When living in the concrete jungle, we are often blissfully unaware of anything happening that is above eye-level. But these days city rooftops are being used for a variety of purposes other than 15 minute breaks and a place where birds spend their time. From hosting Secret Sunrise events, to creating beautiful urban gardens, it’s a whole new world up there. City dwellers are also loving the opportunity to escape the hustle and bustle of down below by hiding out at a rooftop restaurant or bar.
“In compact city apartments, city rooftops can also maximise and at times even double the living space. They also offer opportunities for residents and city workers to find fresh air, to escape amongst the stars, or to hone their green thumbs,” says Bulelwa Makalima-Ngewana, CEO of Cape Town Partnership.
One example (while not exactly a rooftop), is from the Cape Town Partnership who have used their balcony to create a garden that helps feed staff who pick the leaves or tomatoes to supplement their lunchtime salads or harvest plump aubergines for homemade pâtés, moussaka and even pickles.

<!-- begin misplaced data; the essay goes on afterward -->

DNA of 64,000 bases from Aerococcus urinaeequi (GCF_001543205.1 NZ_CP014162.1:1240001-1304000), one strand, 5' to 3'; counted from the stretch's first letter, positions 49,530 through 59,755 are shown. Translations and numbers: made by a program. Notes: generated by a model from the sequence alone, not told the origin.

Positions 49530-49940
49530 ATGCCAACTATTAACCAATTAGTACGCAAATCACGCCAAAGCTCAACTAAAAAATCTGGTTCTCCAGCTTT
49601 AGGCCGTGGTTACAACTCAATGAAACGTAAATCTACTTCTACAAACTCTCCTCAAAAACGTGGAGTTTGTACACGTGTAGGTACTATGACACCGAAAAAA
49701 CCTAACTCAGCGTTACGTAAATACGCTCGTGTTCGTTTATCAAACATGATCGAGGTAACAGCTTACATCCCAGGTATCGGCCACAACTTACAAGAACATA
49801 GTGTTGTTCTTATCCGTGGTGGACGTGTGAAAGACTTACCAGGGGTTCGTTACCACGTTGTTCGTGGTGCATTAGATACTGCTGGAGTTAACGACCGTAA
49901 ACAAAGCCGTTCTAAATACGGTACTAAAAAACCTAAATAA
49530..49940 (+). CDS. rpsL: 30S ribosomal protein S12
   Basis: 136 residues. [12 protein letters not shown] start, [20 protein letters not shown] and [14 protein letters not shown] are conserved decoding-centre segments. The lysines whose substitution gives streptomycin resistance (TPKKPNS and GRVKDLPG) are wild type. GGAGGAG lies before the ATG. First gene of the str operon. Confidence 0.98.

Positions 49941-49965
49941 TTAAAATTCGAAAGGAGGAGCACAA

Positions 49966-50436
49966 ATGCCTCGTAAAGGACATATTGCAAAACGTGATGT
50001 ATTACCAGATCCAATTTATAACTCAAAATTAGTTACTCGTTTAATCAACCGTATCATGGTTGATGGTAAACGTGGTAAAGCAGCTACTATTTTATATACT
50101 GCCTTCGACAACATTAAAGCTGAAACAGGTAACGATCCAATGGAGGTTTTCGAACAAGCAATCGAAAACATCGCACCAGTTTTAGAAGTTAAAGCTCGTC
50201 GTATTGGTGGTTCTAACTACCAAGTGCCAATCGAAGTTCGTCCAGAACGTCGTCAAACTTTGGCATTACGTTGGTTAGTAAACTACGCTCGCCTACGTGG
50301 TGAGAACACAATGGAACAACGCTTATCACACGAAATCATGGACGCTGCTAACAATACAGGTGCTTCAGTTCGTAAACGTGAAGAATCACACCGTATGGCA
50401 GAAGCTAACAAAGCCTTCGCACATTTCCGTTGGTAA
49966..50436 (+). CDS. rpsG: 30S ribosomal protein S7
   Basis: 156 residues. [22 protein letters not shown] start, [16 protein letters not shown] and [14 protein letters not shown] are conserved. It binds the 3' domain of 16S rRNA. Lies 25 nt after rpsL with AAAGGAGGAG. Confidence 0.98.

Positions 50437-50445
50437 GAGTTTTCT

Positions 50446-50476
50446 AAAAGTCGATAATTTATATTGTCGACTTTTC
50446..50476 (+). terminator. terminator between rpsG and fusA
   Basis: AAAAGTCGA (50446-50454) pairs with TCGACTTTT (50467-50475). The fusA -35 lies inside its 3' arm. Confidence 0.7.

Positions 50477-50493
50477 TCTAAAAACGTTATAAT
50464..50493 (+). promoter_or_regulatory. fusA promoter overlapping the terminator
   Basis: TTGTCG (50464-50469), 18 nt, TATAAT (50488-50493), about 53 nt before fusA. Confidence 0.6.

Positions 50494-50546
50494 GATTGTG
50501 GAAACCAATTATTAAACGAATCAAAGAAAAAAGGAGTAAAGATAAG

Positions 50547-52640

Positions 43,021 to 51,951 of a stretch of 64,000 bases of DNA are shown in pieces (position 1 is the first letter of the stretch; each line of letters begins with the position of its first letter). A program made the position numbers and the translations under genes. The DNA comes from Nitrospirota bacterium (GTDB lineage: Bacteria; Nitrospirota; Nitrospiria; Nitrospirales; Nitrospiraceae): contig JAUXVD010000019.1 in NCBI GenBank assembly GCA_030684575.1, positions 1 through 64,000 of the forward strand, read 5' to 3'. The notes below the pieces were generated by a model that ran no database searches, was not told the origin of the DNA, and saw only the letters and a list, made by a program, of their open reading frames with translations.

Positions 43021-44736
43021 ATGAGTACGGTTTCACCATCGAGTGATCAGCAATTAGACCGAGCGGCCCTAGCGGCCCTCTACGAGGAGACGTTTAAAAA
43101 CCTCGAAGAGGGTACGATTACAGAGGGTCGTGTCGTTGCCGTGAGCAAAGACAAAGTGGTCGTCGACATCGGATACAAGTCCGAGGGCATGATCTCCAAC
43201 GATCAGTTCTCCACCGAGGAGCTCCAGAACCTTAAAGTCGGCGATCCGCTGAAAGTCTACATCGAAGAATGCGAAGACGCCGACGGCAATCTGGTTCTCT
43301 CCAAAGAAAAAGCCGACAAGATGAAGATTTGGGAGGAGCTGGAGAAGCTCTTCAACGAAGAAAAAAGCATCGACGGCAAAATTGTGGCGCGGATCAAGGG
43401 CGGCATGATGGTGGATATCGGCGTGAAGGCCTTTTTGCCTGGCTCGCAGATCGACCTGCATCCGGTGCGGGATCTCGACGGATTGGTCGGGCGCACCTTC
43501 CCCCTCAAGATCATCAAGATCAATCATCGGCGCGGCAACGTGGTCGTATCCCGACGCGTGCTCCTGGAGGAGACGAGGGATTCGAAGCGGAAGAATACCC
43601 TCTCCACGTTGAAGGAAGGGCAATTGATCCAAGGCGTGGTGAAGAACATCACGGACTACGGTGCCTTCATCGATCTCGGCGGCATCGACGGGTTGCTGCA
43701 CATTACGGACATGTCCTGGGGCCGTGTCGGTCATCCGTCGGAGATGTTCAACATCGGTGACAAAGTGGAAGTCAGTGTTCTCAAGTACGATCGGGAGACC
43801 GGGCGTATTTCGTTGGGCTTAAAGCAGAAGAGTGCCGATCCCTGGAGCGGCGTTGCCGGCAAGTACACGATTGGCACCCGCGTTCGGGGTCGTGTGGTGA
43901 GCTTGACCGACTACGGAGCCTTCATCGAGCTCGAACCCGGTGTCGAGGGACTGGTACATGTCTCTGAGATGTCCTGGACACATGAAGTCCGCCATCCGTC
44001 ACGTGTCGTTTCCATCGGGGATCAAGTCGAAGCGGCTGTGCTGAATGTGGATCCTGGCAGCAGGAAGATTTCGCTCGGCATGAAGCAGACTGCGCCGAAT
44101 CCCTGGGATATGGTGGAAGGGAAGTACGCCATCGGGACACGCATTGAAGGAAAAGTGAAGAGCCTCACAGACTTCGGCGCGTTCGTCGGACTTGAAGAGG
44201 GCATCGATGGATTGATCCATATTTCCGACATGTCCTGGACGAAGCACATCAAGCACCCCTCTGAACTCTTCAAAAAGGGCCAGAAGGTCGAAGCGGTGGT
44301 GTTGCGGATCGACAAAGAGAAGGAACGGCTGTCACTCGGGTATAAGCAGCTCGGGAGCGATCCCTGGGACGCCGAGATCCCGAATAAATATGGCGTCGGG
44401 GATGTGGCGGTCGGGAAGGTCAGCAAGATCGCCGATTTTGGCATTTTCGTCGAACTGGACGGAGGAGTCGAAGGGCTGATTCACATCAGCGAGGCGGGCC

Makalima-Ngewana says that this encourages their team to eat healthily, while also thinking about where their food comes from. “With rising food prices, home-grown, or in this case, office-grown, vegetables and herbs represent a cost-saving too.”
Another example of how a Mother City business embraces the space they are given, is the legendary Grand Daddy Hotel. The hotel offers their visitors the chance to camp out in style, as they use their rooftop space to house seven vintage trailers so that one can experience the “American trailer park” without leaving the city. They also regularly host open-air movie screenings, bringing attention to the opportunities rooftops pose to a wider audience.
However, Makalima-Ngewana says that they most encourage developers and existing residents that have the space to create rooftop gardens. “I like how in a place like New York, Central Park is regarded as the green lung of the city. There are already an abundance of green spaces in Cape Town, but what city can have too much green space?”